The 10 smartest things to do with your money in college

The college years fly by, and before you know it, you’re thrown into the real world.

It’s important to get a head start on building sound financial habits before this point, but how do you do that as a full-time student, when you might not be working and making a consistent income?

Here are ten smart places to start:

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Don't stop applying for scholarships once you've been accepted.

Continue seeking financial aid.

Many students believe scholarships are not open to enrolled students, but this is a costly misconception.

There are many scholarships awarded to sophomores, juniors, and even seniors, so take the time to research and apply for various opportunities. Start by visiting your school's financial aid office and searching online. Sites such as College Board, Fastweb, and Scholaroo are also good places to start. Then, hunker down and start applying.

Many scholarships have deadlines in January, so keep that in mind as you're filling out applications and gathering recommendations and other necessary materials.

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Consider opening a credit card account to start building credit -- just be diligent with your payments.

Establish credit.

While often overlooked or forgotten about, building good credit early on is essential. It will allow you to make big purchases later on, such as insurance, a car, and a home.

There's no better time to start than college. 'It's easier to establish credit in college rather than wait and try to do so afterwards,' says Jonathan Meaney, a certified financial planner and wealth manager at Carter Financial. He says he has seen many cases of young people waiting to apply for credit cards until after college and being rejected because of their lack of credit.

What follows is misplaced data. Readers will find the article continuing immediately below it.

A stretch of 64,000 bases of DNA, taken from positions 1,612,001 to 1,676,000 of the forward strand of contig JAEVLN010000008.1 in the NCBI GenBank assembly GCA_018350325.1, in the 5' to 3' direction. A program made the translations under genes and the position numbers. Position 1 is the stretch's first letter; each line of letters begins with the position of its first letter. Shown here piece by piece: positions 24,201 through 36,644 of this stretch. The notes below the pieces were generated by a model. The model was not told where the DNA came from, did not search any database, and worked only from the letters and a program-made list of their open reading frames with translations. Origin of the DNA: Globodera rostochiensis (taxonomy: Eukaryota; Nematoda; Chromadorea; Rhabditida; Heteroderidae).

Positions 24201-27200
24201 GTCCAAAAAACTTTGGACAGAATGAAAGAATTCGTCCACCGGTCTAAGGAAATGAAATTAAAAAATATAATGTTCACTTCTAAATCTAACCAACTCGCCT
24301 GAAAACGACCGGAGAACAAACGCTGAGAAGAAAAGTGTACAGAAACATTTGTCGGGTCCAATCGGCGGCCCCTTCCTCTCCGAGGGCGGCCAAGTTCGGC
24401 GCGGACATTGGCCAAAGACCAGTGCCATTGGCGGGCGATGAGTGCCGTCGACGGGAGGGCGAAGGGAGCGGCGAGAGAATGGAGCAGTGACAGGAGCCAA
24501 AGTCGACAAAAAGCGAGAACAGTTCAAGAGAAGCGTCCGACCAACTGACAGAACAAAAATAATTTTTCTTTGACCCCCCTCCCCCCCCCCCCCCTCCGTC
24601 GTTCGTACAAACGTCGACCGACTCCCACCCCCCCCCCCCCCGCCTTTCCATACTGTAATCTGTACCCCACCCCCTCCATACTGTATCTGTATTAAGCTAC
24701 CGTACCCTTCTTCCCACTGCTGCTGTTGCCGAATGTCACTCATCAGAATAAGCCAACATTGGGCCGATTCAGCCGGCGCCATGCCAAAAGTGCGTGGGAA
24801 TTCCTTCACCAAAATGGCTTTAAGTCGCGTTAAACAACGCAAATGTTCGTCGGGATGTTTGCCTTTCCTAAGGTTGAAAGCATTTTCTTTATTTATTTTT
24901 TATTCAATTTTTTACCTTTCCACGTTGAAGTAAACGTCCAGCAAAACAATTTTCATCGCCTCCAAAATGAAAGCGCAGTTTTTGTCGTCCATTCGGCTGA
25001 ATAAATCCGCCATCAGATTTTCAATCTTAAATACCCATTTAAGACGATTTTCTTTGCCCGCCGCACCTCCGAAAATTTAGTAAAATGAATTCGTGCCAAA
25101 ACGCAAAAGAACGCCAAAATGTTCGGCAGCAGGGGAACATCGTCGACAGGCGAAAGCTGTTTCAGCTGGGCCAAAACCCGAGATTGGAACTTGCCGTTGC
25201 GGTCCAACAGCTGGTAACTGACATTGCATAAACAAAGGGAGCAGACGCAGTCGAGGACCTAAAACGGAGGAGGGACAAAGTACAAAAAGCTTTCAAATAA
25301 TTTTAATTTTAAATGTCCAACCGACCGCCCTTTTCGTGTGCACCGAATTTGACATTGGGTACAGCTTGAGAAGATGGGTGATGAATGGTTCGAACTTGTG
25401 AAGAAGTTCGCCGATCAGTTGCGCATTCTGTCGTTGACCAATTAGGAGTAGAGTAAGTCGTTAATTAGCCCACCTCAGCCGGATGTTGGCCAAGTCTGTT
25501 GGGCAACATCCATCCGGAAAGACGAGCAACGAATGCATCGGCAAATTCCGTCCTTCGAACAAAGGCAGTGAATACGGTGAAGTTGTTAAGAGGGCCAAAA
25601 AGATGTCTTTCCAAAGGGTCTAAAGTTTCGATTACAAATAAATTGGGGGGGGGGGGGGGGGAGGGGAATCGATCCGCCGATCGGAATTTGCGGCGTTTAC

If you're going to open a card, though, it's important to establish smart credit card habits and be diligent in your payments. It's not unheard of for college students to open credit card accounts for the free tee-shirt, rack up a huge balance, and land themselves into debt before they even graduate. Start by looking into great credit card options for students rather than jumping on the one that offers up the free tee.

Meaney recommends opening up a credit card, setting up at least one automatic payment, and not using the card for much else -- that way, the account will stay open, and you won't risk falling into dangerous credit card habits.

There are also other effective ways to build credit without opening a credit card if you want to bypass the card altogether during college.

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Start investing in quality goods, such as a nice suit you'll have for years.

Buy quality.

College is a good time to start investing in things that have value. While it may be hard to part with your cash, some things are worth spending money on, such as a nice interview suit or winter coat. Check out Business Insider's guide to smart purchases to make in your 20s.

Quality purchases don't necessarily mean big-ticket items; there are several everyday items to invest in that can pay for themselves in a short amount of time, such as a commuter bike or coffee maker.

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